Regardless of which option you choose, storage volumes start at .5MB/s baseline throughput and include 7.2 minutes of 100MB/s burst credits. The only way to permanently increase your throughput is to increase your file system size.
While you can wait until the size increases naturally, you can also force this growth by writing dummy data to your system. This data can be used to force your limit to whatever you need and can be overwritten as you add live data. If you use this method, be sure not to include dummy data in backups to avoid paying for wasted resources.
Unless you have a pressing need for synchronously writing to your file system, you should enable the asynchronous write feature. This feature enables you to buffer pending write operations onto EC2 instances. This buffering helps you eliminate the need for a round trip between your client and EFS for each write operation. Shorter trips equal lower latency and faster operations.
You can and should monitor your EFS resources using AWS CloudWatch metrics. CloudWatch is a service that automatically collects metrics data for you. You can access this data from the AWS console, CLI, or via API.
Use metrics data to stay up-to-date on the performance of your system and to alert yourself to any drops in performance or bottlenecks. If you do see performance issues, you can use the metrics data that CloudWatch provides to identify the problem and correct it.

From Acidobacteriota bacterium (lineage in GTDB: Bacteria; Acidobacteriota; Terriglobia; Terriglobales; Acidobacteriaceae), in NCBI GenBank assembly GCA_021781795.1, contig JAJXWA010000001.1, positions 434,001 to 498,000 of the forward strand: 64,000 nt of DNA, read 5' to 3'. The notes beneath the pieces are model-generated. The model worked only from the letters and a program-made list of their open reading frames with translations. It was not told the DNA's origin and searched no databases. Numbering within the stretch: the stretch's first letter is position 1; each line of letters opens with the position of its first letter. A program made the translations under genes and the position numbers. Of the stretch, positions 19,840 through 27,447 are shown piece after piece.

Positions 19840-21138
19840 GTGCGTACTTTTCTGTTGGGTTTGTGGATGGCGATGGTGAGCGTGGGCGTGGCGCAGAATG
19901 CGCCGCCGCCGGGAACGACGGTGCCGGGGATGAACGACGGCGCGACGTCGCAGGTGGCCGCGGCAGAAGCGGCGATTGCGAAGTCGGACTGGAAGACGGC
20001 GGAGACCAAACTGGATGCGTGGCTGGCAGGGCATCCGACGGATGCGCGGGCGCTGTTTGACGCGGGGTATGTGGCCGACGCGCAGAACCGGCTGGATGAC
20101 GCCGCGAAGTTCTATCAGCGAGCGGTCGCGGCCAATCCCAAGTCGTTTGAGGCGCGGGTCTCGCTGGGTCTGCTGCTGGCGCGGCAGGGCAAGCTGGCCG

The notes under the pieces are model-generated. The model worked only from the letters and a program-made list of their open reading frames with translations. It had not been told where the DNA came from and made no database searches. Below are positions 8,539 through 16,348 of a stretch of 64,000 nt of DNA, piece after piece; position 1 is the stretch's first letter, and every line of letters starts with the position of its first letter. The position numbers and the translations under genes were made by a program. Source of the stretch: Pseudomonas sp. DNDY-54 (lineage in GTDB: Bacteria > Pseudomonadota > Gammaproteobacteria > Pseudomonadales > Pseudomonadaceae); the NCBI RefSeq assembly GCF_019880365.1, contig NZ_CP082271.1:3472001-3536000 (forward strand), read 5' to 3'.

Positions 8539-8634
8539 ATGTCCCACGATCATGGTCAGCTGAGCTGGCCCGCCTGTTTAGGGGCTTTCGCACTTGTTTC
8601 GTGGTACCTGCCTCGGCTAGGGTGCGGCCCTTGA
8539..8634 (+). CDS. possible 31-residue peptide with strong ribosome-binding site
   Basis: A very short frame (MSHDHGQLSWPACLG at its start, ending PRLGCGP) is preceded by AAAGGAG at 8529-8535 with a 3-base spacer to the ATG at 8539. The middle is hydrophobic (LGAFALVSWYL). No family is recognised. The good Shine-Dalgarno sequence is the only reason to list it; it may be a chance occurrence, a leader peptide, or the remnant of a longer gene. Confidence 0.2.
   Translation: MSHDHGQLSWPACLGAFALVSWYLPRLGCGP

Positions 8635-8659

In particular, be sure to watch your burst credits metric. Burst credits are used to temporarily boost performance during times of high traffic. If you run out you will see a sudden, steep drop in performance.
Depending on the workloads you are running, you may benefit from separating latency-sensitive operations from those that are not. Doing so provides you with separate throughput caps and burst credits for each volume created.
Separating your operations also enables you to set different performance modes if needed. While this often cannot provide the same performance as you would see from locally mounted files, it can provide more consistent performance.